jury on an essential element of the crime charged won’t always satisfy the fourth
prong of the plain-error test,” but we have before noted that reversal is appropriate
when evidence supporting the omitted element is “neither overwhelming nor
uncontroverted.” Wolfname, 835 F.3d at 1223. The plainly erroneous jury
instruction here may have allowed the jury to convict without requiring the
government to prove all elements of the crime beyond a reasonable doubt. “In light
of the revered status of the beyond-a-reasonable-doubt standard in our criminal
jurisprudence, a jury instruction that allows a conviction where one important
element may not have been found against the defendant by such a standard cannot be
overlooked.” Duran, 133 F.3d at 1334. We will thus exercise our discretion to
notice the forfeited error and will remand for a new trial.
V.
For these reasons, we affirm the district court’s admission of evidence under
Rule 404(b) and its denial of Benford’s motions for acquittal, but reverse for a new
trial based on the plainly erroneous jury instruction.
15-6163, United States v. Benford
PHILLIPS, Circuit Judge, dissenting.
I agree with the majority’s analysis until it reaches the third prong of plain-error
review in section IV.B. At that stage, I would conclude that Benford has failed to meet
his burden to show a reasonable probability that the jury would have acquitted him, if
properly instructed on constructive possession. Nothing undermines my confidence in the
outcome.
In resolving this issue, the first step should be to determine what it means for a
person to intend to exercise control or dominion over a firearm.1 I see three ways for a
person to have that intent. First, a person can intend to actually possess the firearm.
Second, a person can intend to direct another person’s use of the firearm. See Henderson
v. United States, 135 S. Ct. 1780, 1784–85 (2015) (observing that 18 U.S.C. § 922(g)
prevents a felon from actually possessing firearms, from maintaining control over those
firearms in the hands of others, and from directing the use of the firearms after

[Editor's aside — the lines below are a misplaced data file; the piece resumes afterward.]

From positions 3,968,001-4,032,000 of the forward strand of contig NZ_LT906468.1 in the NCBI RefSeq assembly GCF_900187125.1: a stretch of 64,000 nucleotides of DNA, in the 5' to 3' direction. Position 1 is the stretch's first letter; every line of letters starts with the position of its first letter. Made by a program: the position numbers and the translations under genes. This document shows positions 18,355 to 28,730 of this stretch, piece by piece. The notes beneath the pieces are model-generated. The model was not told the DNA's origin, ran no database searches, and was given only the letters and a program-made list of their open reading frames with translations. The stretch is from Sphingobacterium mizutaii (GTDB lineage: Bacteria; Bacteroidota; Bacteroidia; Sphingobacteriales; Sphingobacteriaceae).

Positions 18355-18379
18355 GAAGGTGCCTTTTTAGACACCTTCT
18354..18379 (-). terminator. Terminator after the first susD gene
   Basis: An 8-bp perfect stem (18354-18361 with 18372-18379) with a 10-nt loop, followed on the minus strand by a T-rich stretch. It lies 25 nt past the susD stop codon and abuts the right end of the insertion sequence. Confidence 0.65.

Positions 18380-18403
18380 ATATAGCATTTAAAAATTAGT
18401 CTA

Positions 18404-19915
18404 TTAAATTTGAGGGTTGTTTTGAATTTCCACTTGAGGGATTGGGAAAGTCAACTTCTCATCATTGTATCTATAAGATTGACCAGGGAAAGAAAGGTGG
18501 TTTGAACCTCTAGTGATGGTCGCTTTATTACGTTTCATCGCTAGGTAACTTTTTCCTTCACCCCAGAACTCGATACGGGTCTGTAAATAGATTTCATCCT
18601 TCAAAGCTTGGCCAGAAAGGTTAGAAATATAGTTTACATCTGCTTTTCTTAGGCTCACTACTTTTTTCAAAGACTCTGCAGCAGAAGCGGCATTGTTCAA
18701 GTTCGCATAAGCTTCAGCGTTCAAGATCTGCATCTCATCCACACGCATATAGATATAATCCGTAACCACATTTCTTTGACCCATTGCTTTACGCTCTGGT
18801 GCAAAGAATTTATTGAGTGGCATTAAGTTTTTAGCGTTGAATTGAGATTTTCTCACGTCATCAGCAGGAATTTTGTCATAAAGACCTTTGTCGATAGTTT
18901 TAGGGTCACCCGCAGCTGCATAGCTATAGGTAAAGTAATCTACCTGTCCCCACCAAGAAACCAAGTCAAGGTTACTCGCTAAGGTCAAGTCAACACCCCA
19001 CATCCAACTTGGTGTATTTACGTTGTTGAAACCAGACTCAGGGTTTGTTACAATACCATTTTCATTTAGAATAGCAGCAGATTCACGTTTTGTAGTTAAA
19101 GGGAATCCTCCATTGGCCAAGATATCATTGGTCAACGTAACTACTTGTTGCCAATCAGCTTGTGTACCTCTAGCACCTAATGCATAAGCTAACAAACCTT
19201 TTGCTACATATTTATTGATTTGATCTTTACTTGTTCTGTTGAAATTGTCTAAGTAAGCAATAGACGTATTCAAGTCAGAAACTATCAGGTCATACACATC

transferring them). And third, a person can intend to exercise command over the location
of the firearm. United States v. Little, 829 F.3d 1177, 1182 (10th Cir. 2016) (noting that
Henderson “observed that ‘the very hallmark of possession’ is that a defendant have
‘broad [ ] command over the gun’s location and use’” (alteration in original) (quoting
Henderson, 135 S. Ct. at 1785 n.3)).
Under each alternative way, I see a strong likelihood the jury would have found
that Benford intended to exercise control over the Lorcin pistol. In analyzing the intent-
1 I am uncertain what standard the majority opinion uses to measure this element.
2
to-control element, I rely primarily on the evidence supporting the jury’s finding that
Benford knew about the pistol and had power to exercise control of it. I evaluate the
evidence to see whether a jury might realistically believe that Benford was merely
cohabitating with a girlfriend who brought home a firearm in disregard of Benford’s
desire never to be near another firearm. I consider whether Benford was merely a gunleery
felon tolerating the firearm’s presence while steering clear of it. Here, the evidence
shows a strong unlikelihood that the jury would have believed that Benford fit that
description.2
The jury heard considerable evidence that bore on Benford’s intent to exercise
control or dominion over firearms. It heard about his earlier felon-in-possession
conviction for actually possessing a firearm.3 It read his recent cell-phone texts hinting